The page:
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Exercise for Health

“The sovereign invigorator of the body is exercise, and of all the exercise, walking is the best.”

—Thomas Jefferson

Consider the fact that Americans are heavier than at any other time in history with over 61% now overweight. In order for true health to be obtained and maintained a balance between rest and activity must be established. God created us to work. “And the Lord God took the man [Adam], and put him into the Garden of Eden to work it and watch it.” Genesis 2:15. Life is motion and motion is life.

In many cultures physical activity is still required in order to obtain food, clothing shelter and travel. In modern times, it seems many pride themselves on just how little physical activity they can get away with. Just look at the health of most Americans: According to the US Statistical Abstract only 1.5 percent of the US population would qualify as healthy. It is only recently that many are rediscovering that physical exercise is absolutely necessary for health.


The idea of working out sounds too much like “work” to most people. Since they work all day, why do more? It shouldn’t surprise anyone to learn that most of my patients consider an occupation that involves standing and walking is the same as exercise. Exercise is a controlled activity designed to build strength, increase endurance and stamina and increase cardiovascular function, thus making the body stronger and more efficiently. Activity that is vigorous enough to cause one to sweat is needed for cardiovascular benefits. Walking may be enough for endurance improvement in some.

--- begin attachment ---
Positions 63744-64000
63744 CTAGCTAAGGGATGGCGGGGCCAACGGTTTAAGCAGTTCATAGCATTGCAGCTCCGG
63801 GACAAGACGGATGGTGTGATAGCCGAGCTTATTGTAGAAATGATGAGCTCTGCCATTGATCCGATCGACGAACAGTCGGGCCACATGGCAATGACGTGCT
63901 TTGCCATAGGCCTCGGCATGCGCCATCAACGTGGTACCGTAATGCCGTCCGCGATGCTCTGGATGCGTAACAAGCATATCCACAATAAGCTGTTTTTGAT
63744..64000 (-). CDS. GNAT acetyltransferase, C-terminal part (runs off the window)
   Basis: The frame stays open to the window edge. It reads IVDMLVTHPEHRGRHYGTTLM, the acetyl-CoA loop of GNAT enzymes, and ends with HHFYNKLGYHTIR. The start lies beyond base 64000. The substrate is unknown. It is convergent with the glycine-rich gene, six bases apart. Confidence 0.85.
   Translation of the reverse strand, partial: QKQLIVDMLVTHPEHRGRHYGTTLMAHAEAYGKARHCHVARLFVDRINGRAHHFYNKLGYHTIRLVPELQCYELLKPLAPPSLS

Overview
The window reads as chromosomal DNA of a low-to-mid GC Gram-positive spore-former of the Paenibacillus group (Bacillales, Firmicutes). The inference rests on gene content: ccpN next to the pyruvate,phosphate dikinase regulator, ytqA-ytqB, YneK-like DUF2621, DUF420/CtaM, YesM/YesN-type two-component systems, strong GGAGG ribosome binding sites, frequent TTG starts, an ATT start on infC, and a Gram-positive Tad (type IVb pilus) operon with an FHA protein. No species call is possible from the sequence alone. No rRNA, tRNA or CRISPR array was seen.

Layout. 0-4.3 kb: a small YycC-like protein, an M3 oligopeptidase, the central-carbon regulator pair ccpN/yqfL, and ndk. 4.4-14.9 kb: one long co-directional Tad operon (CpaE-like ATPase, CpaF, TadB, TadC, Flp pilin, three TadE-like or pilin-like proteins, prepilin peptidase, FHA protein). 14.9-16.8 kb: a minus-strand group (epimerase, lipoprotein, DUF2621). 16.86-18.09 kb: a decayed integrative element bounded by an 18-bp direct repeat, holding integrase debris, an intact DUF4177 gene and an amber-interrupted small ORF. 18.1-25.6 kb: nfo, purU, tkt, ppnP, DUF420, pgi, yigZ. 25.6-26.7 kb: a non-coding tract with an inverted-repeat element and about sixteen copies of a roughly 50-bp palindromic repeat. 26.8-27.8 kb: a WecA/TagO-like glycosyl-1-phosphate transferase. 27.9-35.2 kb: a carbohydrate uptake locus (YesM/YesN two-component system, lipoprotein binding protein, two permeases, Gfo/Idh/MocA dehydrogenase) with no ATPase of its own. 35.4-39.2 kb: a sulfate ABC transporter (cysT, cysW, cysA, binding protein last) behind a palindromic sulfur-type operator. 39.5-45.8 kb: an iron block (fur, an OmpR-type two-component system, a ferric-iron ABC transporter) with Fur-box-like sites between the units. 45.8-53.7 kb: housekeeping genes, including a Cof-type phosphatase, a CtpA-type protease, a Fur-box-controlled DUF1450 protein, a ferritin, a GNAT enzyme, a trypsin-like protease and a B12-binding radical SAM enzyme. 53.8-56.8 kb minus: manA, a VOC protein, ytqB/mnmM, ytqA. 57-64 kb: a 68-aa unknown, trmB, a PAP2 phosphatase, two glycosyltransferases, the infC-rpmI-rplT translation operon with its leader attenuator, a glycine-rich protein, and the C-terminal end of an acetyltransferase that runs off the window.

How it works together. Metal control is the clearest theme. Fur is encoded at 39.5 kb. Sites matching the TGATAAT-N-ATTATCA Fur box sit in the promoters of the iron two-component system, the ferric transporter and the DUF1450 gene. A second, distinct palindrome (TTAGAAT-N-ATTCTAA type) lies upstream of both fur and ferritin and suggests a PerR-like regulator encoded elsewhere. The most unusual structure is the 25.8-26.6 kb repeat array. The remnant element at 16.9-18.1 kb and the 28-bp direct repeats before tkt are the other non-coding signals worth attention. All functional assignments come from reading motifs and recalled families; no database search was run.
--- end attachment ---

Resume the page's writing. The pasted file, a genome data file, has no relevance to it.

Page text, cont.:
Many are willing and ready to begin an exercise program but they lack the motivation to begin. There just isn’t time. If you don’t make time for health improvement now, plan to make time for disease and illness later. Once you get started and have stuck with a program for awhile, it will get to a point where missing the exercise becomes more painful than making the time to exercise.